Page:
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Journal of Banking & Finance 27 (2003) 10271051

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CEO turnover in insider-dominated boards:


The Italian case
Giorgio Brunello a, Clara Graziano
a
b

b,*

, Bruno M. Parigi

Department of Economics, University of Padua, Via del Santo 33, 35123 Padua, Italy
Department of Economics, University of Udine, Via Tomadini 30/a, 33100 Udine, Italy
Received 2 October 2000; accepted 8 January 2002

Abstract
We investigate CEO turnover in relationship to performance, ownership concentration and
CEO ownership in a sample of 60 private companies listed on the Italian Stock Exchanges over
the 9-year period 19881996. Concentrated ownership, family control, limited institutional investors activism, and lack of main bank monitoring make Italy a corporate governance environment dominated by insiders. As a result, boards of directors are dominated by insiders
and/or represent the interests of the controlling shareholders. Our main nding is that CEO
turnover is negatively related to rm performance also in this environment, but this relationship
holds only if the controlling shareholder is not the CEO. Our ndings suggest that insiders with
large stakes monitor and replace under-performing outside CEOs. The paper oers positive empirical evidence that non-CEO controlling shareholders are a governance mechanism that provides a substitute for outside members on boards of directors in lowering agency costs. When
the CEO is an owner, however, we have all the negative aspects of insider-dominated boards.
2003 Elsevier Science B.V. All rights reserved.
JEL classication: G34; J63
Keywords: CEO turnover; Corporate governance

1. Introduction
CEO turnover is an important ingredient of corporate governance. Italy is an interesting example of CEO turnover because of its corporate governance environment
largely dominated by insiders: Company ownership is concentrated in the hands of
*

Corresponding author. Tel.: +39-432-249216; fax: +39-432-249229/512529.


E-mail address: clara.graziano@dse.uniud.it (C. Graziano).

0378-4266/03/$ - see front matter 2003 Elsevier Science B.V. All rights reserved.
doi:10.1016/S0378-4266(02)00244-3

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families, families take active part in management, and there is marked separation of
control and cash ow rights. These factors are not mitigated by an active external
market for corporate control because of limited rm contestability through hostile
takeovers, underdeveloped capital markets, weak institutional investor activism, and
the absence of main bank relationships.
The object of this study is an investigation of CEO turnover when insiders run the
boards. We perform an econometric analysis of CEO turnover in relationship to performance, ownership concentration and CEO ownership using a sample of companies listed on the Italian Stock Exchanges over the 9-year period 19881996. We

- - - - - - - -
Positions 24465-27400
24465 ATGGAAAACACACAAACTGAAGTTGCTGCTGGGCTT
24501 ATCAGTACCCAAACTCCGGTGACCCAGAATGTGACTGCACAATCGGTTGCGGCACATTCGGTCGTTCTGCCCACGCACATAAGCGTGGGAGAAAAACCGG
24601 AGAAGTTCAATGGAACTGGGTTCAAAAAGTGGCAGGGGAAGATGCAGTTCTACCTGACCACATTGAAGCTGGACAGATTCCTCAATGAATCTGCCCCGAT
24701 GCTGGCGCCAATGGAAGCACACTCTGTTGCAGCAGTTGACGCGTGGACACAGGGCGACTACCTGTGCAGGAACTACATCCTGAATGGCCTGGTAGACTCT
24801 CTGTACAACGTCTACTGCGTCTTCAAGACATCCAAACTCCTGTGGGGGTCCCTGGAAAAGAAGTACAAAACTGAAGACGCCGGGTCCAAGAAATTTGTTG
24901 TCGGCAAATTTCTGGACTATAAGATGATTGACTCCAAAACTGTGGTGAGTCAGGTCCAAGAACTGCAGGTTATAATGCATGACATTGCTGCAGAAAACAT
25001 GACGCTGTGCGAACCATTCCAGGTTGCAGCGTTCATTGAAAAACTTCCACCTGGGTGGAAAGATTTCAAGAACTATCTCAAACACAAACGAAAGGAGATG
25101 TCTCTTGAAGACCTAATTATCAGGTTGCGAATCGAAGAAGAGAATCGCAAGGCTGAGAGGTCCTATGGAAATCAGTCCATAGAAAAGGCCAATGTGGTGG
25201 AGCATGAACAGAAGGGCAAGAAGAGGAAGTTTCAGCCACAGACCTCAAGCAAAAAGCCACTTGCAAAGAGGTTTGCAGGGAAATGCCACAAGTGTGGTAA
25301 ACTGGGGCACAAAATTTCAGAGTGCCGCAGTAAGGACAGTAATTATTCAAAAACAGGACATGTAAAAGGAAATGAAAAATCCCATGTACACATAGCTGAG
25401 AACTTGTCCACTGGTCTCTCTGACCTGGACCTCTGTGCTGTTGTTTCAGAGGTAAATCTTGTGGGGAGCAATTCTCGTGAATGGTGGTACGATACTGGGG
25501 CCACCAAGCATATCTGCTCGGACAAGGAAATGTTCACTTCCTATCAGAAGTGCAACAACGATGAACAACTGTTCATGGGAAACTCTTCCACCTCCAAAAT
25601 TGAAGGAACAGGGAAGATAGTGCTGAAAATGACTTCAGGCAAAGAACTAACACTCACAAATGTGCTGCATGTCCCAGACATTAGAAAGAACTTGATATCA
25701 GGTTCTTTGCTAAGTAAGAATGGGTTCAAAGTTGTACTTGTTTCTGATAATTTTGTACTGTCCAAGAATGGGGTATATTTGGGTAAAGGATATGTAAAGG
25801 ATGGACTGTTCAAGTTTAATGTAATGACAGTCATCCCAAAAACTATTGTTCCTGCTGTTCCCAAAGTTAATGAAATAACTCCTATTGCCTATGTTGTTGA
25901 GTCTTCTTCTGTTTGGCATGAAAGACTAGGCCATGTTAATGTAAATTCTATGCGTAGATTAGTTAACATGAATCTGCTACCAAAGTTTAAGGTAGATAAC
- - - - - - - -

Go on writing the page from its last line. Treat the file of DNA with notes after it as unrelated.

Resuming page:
investigate whether there is a negative relationship between CEO turnover and rm
performance as most of the literature documents, and whether and how turnover is
aected by ownership concentration and by the CEO being a controlling shareholder.
To preview our main results we nd that:
i(i) CEO turnover is negatively related to rm performance;
(ii) the turnover performance relationship is signicant when the CEO is not a controlling shareholder, and it is absent altogether when the CEO is a controlling
shareholder.
The nding of a negative relationship between turnover and performance can be
interpreted as evidence that large blockholders do not remain passive but exercise
monitoring. Moreover, the signicant relationship between turnover and performance when the CEO is not a controlling shareholder is an indication of monitoring
of outside managers by the largest shareholder(s). On the other hand, the absence
of any turnoverperformance relationship when the CEO is an owner points to the
high benets of control that lead to entrenchment.
The main implication for the corporate governance literature is that when insiders
dominate boards of directors, potentially making the boards tools in the hands of
managers we do not have necessarily a failure of corporate governance. Financial
markets evolve to substitute governance mechanisms that put a check on agency
costs. The paper oers positive empirical evidence that non-CEO controlling shareholders are a governance mechanism that provides a substitute for outside members
on boards of directors. Interestingly, the turnover performance relationship in our
study is stronger than that found for the US by Denis et al. (1997) and Weisbach
(1988). Thus, insider boards are not necessarily bad per se, and do not necessarily
lead to higher agency costs. On the contrary, having insiders on the board when
the CEO is not a controlling shareholder may actually be a positive complement